Saturday, January 7, 2023

Why Wait for the Eulogy?

by Elizabeth Venart

In December, a dear friend turned sixty. She and her husband were throwing a party to celebrate, inviting friends and family from every facet of her life. When she initially invited me to “a holiday party,” she didn’t even mention it was a milestone birthday for her. This friend is incredibly kind and thoughtful, funny, and welcoming. In part because she is so humble and unlikely to ask for attention or thanks, and in part because she is such a good person, I felt inspired to write a poem to toast and honor her. Rather than rely solely on my observations, I reached out to her husband, our shared friends, and a childhood friend of hers, to get their descriptions, memories, funny stories, and interesting details. Compiling the list from others and adding my own thoughts, I assembled a list poem, added some fun rhymes, and created a toast to honor her. Here is an excerpt:

Thoughtful, considerate,
Warm, caring, clever, bold.
Wicked sense of humor,
inner sparkle, heart of gold.

Bubbly, conscientious,
hard-working, fiercely loyal.
Invited over for dinner?
You’ll be treated like a Royal.

What mattered to me was not how perfectly things rhymed nor the rhythm following some specific pattern. Instead, I focused on capturing her spirit through description, infusing a sense of play, and, through heartfelt sharing and fun anecdotes about her unique talents and traits, making sure she felt fully seen.  

After doing this, I found myself reflecting on how infrequently we give people the gift of being honored in this way. If her husband hadn’t let me know it was her 60th birthday, would the idea of writing a tribute toast have even occurred to me? It is common practice to make toasts at weddings, anniversary parties and special birthdays. It is customary to write a heartfelt eulogy after someone has passed. But why do we wait for these moments? Why risk an opportunity to express the love and gratitude in our hearts?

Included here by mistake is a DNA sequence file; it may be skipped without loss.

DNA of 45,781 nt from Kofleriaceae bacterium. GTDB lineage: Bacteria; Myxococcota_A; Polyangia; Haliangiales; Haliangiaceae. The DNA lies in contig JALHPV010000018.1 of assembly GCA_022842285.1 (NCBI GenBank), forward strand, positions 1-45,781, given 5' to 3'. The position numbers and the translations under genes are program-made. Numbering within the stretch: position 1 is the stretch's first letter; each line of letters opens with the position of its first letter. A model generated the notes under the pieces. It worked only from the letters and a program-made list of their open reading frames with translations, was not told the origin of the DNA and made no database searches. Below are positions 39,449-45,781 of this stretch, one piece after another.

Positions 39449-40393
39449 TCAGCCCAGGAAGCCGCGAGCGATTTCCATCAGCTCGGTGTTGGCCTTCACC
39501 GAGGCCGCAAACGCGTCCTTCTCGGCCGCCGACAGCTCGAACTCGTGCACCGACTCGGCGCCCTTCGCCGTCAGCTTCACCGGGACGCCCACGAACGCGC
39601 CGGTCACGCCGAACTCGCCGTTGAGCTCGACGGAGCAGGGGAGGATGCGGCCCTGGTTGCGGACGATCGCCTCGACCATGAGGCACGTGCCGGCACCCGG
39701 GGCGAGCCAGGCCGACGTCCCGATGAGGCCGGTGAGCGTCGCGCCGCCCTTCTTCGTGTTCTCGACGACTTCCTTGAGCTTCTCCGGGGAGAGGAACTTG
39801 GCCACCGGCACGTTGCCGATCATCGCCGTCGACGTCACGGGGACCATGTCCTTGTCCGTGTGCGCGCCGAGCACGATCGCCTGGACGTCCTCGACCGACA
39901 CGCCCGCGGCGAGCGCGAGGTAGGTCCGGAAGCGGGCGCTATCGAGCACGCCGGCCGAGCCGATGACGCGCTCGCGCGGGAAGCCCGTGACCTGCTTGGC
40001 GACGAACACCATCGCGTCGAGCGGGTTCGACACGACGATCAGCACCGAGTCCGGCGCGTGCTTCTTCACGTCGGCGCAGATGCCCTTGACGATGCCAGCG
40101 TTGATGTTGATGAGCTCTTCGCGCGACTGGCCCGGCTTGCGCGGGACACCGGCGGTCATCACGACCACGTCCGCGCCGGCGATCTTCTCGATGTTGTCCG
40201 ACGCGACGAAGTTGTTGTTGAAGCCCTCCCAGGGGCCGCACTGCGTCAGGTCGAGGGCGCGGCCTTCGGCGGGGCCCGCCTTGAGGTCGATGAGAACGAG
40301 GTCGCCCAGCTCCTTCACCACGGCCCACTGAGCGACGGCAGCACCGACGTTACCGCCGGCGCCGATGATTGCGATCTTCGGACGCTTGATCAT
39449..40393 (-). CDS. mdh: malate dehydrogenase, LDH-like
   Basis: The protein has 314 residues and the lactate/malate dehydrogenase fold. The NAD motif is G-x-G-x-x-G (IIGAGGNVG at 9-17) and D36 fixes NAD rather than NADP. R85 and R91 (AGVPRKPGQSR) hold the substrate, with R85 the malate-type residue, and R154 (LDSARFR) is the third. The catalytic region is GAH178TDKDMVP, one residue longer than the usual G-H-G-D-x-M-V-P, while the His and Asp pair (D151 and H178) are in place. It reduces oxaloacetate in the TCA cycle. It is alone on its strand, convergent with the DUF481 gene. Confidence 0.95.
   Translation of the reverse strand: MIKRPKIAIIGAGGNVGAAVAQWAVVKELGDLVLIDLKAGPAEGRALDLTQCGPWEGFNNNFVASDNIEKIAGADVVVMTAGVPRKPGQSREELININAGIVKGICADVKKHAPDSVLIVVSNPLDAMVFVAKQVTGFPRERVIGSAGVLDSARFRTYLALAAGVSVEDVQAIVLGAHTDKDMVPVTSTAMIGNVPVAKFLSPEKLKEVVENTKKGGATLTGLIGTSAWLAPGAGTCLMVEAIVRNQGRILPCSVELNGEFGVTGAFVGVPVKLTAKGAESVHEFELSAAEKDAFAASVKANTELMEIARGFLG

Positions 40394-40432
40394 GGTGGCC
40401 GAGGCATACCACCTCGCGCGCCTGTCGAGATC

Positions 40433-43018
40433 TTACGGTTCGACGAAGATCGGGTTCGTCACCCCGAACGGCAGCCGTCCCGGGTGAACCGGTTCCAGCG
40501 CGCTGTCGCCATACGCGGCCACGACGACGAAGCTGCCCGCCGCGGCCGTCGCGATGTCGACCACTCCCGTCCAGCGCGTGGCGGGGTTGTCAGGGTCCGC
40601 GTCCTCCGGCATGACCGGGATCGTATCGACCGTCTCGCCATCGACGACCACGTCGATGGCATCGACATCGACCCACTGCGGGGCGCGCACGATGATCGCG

Writing a Tribute or Praise Poem

Eulogies provide an opportunity to reflect on a person’s life, sharing who they were and what they meant to us. The Cambridge Dictionary defines eulogy as “a speech, piece of writing, or poem containing great praise, especially for someone who recently died or retired from work.”  However, eulogies need not be reserved exclusively for funerals and endings. Tributes and praise poetry are additional spoken and written forms that celebrate and honor. The Academy of American Poets defines a praise poem as “a poem of tribute or gratitude.” [Insert link to:]. Praise poetry and singing have been (and continue to be) a significant practice in Africa and in cultures around the world. Praise poets perform at ceremonies, rituals, and festivities and use storytelling to capture the essence of the person being praised.

“Your life is a poem,” proclaims Naomi Shihab Nye. We make poems by observing life and writing it down. Odes and tribute poems honor a specific subject of our observations and affection. They need not rhyme, and you need not know poetry. A list can be a poem. Any time we speak from the heart, our love is a living poem.

You know what you love about the people in your life. Maybe you just need some time to reflect — and a gentle prompt — to begin gathering your thoughts.

Start with one person. Brainstorm a list of everything about the person that you see and appreciate. Looking through old photographs may help jog your memory. Personality, behaviors, strengths, unique qualities and habits, specific experiences you have shared. The simple words I love you are powerful, and details infuse life and meaning into that sentiment. Details show “I see you” and “I adore all these very specific things about you.” Tributes, both prose and poetry, can be built from everyday remembrances. Our descriptions provide snapshots, glimpses into a person, a relationship, a life being lived.